Heparanase inhibition as a systemic approach to protect the endothelial glycocalyx and prevent microvascular complications in diabetes

Monica Gamez*, Hesham E Elhegni, Sarah Fawaz, Kwan HO, Neill W Campbell, David A Copland, Karen L Onions, Matthew J Butler, Elizabeth Wasson, Michael Crompton, Raina D Ramnath, Yan Qiu, Yu Yamaguchi, Kenton Arkill, David O Bates, Jeremy Turnbull, Olga Zubkova, Gavin I Welsh, Denize Atan, Simon C SatchellRebecca Foster

*Corresponding author for this work

Research output: Contribution to journalArticle (Academic Journal)peer-review

1 Citation (Scopus)

Abstract

Background
Diabetes mellitus is a chronic disease which is detrimental to cardiovascular health, often leading to secondary microvascular complications, with huge global health implications. Therapeutic interventions that can be applied to multiple vascular beds are urgently needed. Diabetic retinopathy (DR) and diabetic kidney disease (DKD) are characterised by early microvascular permeability changes which, if left untreated, lead to visual impairment and renal failure, respectively. The heparan sulphate cleaving enzyme, heparanase, has previously been shown to contribute to diabetic microvascular complications, but the common underlying mechanism which results in microvascular dysfunction in conditions such as DR and DKD has not been determined.

Methods
In this study, two mouse models of heparan sulphate depletion (enzymatic removal and genetic ablation by endothelial specific Exotosin-1 knock down) were utilized to investigate the impact of endothelial cell surface (i.e., endothelial glycocalyx) heparan sulphate loss on microvascular barrier function. Endothelial glycocalyx changes were measured using fluorescence microscopy or transmission electron microscopy. To measure the impact on barrier function, we used sodium fluorescein angiography in the eye and a glomerular albumin permeability assay in the kidney. A type 2 diabetic (T2D, db/db) mouse model was used to determine the therapeutic potential of preventing heparan sulphate damage using treatment with a novel heparanase inhibitor, OVZ/HS-1638. Endothelial glycocalyx changes were measured as above, and microvascular barrier function assessed by albumin extravasation in the eye and a glomerular permeability assay in the kidney.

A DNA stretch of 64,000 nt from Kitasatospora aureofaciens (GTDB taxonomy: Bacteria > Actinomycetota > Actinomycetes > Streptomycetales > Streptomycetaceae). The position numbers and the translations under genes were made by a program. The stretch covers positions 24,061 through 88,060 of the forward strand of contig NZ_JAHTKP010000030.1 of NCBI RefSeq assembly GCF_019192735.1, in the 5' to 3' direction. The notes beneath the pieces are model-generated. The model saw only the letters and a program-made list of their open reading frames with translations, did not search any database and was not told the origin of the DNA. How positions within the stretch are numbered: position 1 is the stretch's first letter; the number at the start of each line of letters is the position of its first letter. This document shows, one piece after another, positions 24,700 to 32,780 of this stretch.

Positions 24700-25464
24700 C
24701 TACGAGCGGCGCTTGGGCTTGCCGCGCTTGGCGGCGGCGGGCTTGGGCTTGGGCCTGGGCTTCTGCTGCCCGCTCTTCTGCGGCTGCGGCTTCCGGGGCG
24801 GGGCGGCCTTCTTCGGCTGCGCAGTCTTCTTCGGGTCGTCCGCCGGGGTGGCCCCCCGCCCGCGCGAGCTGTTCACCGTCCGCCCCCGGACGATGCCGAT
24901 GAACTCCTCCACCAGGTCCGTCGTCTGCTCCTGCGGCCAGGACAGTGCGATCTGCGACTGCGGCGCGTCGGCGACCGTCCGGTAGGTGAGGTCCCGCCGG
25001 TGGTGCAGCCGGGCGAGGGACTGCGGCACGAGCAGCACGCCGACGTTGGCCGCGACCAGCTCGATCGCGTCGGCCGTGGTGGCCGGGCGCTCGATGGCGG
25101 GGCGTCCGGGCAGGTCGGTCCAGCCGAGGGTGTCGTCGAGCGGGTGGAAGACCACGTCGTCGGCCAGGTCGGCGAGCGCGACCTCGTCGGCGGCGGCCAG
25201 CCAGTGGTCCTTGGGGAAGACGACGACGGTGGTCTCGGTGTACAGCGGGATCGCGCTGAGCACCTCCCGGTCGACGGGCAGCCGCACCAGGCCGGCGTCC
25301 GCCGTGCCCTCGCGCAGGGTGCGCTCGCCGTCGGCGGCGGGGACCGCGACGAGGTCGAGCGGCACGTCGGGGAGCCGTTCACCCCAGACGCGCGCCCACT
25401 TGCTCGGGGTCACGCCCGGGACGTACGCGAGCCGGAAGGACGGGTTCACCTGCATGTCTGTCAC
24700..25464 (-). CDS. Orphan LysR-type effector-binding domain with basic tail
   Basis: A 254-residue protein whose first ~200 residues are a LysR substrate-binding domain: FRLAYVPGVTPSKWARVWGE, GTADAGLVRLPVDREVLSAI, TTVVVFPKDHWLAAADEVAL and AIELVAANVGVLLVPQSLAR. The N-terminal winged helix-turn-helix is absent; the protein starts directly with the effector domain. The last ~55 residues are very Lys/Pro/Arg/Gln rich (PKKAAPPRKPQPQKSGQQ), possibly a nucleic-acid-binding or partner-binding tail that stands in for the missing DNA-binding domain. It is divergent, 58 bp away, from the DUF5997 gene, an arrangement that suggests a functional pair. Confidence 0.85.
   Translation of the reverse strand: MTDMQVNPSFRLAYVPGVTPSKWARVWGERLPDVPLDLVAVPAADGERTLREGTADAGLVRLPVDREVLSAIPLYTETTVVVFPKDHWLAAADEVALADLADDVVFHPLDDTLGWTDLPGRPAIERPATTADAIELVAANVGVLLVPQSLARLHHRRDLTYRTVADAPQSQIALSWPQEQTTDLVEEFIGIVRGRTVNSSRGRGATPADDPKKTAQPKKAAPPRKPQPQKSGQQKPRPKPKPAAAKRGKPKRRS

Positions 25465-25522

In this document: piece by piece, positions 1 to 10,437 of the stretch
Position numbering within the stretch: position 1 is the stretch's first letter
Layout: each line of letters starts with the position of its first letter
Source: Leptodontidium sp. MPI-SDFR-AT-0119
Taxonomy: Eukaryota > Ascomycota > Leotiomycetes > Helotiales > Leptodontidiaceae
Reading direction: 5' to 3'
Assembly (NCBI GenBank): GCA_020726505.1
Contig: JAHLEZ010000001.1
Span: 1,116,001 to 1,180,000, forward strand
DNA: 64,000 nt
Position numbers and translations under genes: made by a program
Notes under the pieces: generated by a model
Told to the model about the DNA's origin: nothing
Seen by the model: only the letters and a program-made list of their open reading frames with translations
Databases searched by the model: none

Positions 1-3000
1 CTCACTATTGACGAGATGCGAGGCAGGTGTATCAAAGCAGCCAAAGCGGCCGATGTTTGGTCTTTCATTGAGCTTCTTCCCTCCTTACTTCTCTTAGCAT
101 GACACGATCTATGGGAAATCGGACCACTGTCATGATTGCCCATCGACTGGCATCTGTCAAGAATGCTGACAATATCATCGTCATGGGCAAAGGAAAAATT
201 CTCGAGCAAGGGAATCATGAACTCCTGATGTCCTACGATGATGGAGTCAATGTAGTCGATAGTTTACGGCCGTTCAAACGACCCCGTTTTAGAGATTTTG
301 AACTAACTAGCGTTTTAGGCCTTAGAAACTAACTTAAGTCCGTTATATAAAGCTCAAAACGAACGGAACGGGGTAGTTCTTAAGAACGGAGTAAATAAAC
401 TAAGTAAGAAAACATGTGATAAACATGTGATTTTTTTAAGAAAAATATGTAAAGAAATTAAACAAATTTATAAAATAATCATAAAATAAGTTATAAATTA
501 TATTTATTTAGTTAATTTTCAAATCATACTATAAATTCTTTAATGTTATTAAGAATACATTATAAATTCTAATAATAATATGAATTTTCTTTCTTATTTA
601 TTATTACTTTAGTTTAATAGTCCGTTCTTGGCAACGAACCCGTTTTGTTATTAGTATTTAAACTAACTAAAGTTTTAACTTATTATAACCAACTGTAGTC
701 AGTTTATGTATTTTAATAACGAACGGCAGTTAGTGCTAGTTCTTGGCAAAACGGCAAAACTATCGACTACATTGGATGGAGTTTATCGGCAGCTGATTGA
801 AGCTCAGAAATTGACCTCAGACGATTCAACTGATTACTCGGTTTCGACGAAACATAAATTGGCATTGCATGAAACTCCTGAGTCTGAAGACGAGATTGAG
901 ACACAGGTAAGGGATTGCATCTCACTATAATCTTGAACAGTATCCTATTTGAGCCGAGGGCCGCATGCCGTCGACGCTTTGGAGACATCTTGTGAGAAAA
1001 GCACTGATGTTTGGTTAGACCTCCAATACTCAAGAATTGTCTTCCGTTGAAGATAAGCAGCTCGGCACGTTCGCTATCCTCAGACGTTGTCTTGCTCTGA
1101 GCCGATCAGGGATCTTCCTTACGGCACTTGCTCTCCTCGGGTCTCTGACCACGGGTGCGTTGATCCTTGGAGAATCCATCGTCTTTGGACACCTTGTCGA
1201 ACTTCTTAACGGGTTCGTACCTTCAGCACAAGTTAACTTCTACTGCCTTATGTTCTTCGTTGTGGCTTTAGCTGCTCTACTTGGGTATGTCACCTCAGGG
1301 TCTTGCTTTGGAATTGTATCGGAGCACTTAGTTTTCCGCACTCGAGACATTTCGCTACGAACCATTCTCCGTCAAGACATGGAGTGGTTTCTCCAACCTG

Results
In both models of heparan sulphate depletion, endothelial glycocalyx depth was reduced and retinal solute flux and glomerular albumin permeability was increased. T2D mice treated with OVZ/HS-1638 had improved endothelial glycocalyx measurements compared to vehicle treated T2D mice and were simultaneously protected from microvascular permeability changes associated with DR and DKD.

Conclusion
We demonstrate that endothelial glycocalyx heparan sulphate plays a common mechanistic role in microvascular barrier function in the eye and kidney. Protecting the endothelial glycocalyx damage in diabetes, using the novel heparanase inhibitor OVZ/HS-1638, effectively prevents microvascular permeability changes associated with DR and DKD, demonstrating a novel systemic approach to address diabetic microvascular complications.
Original languageEnglish
Article number50
JournalCardiovascular Diabetology
Volume23
DOIs
Publication statusPublished - 1 Feb 2024

Bibliographical note

Publisher Copyright:
© 2024, The Author(s).

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